For limb skeletal preparations, embryos were collected at E14.5–E14.75 and processed using standard protocols. Briefly, embryos were eviscerated and fixed in 95% ethanol overnight, stained for 24 h in 0.03% (w/v) Alcian blue, 80% ethanol, 20% glacial acetic acid and washed for 24 h in 95% ethanol. Embryos were then pre-cleared for 30 min in 1% KOH and counterstained in 0.005% (w/v) Alizarin in 1% (w/v) KOH. Finally, embryos were cleared with increasing concentrations of glycerol in 1% KOH (80, 60, 40 and 20%) and stored in 80% glycerol in water. Alcian blue staining detects cartilage and alizarin red ossified bone. At least three embryos per genotype were analysed.
Vista conservation plot analysis of the deeply conserved Grem1 TAD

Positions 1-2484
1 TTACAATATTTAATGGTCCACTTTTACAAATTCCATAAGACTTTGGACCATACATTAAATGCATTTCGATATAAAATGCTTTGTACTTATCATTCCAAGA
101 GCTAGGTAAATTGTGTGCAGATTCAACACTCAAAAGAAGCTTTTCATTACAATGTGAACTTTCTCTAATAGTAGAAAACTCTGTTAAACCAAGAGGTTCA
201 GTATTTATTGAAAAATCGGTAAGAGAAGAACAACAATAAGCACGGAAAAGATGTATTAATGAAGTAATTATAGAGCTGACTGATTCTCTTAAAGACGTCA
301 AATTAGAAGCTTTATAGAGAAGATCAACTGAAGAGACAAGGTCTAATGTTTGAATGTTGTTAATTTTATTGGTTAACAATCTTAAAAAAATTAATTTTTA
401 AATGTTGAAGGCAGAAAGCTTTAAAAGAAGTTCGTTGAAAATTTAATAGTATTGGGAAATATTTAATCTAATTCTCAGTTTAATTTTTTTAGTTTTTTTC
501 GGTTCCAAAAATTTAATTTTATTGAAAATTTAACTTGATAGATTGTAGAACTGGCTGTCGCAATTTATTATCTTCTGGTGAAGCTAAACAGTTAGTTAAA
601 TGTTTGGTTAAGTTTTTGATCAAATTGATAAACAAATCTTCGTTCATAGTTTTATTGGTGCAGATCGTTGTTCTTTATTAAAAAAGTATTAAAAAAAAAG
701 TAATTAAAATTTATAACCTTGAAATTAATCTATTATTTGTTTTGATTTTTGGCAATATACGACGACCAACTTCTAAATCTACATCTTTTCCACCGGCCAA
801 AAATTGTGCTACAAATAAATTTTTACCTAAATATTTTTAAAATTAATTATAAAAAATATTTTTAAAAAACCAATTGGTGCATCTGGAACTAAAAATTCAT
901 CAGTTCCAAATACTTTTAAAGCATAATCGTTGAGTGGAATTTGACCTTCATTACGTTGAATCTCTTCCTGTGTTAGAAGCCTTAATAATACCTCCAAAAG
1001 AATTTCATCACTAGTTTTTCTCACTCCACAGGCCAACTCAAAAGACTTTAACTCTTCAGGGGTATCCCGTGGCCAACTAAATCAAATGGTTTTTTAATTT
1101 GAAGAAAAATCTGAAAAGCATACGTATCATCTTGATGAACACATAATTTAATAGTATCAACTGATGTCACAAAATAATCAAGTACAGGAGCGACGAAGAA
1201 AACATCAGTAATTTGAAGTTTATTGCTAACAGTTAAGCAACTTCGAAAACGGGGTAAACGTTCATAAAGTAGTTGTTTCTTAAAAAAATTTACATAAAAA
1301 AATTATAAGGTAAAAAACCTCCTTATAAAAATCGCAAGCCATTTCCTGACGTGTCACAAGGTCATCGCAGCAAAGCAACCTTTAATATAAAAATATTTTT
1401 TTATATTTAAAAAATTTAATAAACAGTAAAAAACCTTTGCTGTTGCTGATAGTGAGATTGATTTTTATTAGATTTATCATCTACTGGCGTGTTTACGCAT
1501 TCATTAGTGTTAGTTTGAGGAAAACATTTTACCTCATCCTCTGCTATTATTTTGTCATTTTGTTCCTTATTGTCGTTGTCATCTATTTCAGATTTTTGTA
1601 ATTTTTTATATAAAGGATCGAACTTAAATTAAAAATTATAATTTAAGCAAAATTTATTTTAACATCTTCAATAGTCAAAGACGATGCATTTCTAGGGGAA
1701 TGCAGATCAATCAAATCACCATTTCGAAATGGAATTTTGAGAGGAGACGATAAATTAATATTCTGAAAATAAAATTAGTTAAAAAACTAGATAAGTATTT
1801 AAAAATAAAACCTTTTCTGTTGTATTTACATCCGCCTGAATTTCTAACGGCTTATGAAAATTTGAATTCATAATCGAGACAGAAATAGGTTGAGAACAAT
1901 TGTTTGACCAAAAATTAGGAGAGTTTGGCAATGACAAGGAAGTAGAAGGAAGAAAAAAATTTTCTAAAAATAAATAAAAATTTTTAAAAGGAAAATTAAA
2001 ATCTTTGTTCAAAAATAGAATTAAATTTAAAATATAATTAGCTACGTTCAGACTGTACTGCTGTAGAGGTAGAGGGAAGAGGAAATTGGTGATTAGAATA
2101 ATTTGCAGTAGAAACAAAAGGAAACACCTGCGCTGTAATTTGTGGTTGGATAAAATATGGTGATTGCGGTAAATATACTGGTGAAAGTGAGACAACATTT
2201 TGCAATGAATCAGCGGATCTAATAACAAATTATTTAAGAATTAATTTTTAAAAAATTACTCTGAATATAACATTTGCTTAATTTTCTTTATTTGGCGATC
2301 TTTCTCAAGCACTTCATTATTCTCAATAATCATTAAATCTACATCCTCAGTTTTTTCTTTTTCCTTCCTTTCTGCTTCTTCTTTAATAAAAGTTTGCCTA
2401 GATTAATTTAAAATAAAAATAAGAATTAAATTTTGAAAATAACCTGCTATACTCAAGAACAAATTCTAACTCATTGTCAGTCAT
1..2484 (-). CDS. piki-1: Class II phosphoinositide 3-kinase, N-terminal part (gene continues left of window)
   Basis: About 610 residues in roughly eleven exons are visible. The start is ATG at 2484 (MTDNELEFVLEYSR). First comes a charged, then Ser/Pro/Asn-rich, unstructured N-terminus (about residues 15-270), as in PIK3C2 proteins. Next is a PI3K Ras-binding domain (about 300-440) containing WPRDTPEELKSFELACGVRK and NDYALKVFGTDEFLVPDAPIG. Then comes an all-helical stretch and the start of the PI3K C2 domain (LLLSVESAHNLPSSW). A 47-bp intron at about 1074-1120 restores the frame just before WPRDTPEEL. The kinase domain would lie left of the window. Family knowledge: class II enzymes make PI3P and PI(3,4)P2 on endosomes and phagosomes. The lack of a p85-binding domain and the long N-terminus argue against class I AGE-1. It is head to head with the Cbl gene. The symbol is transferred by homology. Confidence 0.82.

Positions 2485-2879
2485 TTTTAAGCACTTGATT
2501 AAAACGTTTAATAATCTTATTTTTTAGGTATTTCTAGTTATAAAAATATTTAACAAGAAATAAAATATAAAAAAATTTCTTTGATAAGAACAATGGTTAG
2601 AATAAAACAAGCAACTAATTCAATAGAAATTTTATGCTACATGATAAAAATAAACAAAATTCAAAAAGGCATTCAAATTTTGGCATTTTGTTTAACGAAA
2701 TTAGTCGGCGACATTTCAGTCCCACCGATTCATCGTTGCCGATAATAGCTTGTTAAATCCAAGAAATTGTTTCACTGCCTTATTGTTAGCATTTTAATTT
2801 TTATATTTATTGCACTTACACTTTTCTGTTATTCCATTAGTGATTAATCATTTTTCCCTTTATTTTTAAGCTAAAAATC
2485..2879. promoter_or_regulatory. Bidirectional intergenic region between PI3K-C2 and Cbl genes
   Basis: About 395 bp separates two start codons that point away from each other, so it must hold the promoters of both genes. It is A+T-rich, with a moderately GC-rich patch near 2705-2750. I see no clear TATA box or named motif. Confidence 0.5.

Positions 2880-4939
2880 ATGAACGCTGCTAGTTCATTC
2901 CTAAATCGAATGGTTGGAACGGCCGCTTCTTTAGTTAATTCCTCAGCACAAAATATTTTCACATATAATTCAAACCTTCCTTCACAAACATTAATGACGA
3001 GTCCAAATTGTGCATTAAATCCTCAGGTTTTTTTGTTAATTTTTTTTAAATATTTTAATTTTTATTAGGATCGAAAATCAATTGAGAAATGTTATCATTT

The Grem1 TAD of the species used in this study were retrieved from UCSC or NCBI (Supplementary Table 7). The sequences were plotted using the VISTA browser (http://genome.lbl.gov/vista/) with default settings (Conserved Identity: 70%; Alignment program: Lagan) and the mouse Grem1 TAD as a reference genome. The Vista conservation plots for CRM2 and CRM5 correspond approximately to the mouse genomic regions with transcription enhancing activities in LacZ reporter assays. This analysis shows that the conservation of both CRM2 and CRM5 is much lower in non-mammalian species in comparison to the mouse reference genome. To exclude bias due to using the mouse genome as sole reference, additional Vista conservation plots were generated using the chicken and bamboo shark genomes as reference.
Phylogenetic tree inference and analysis of evolutionary rates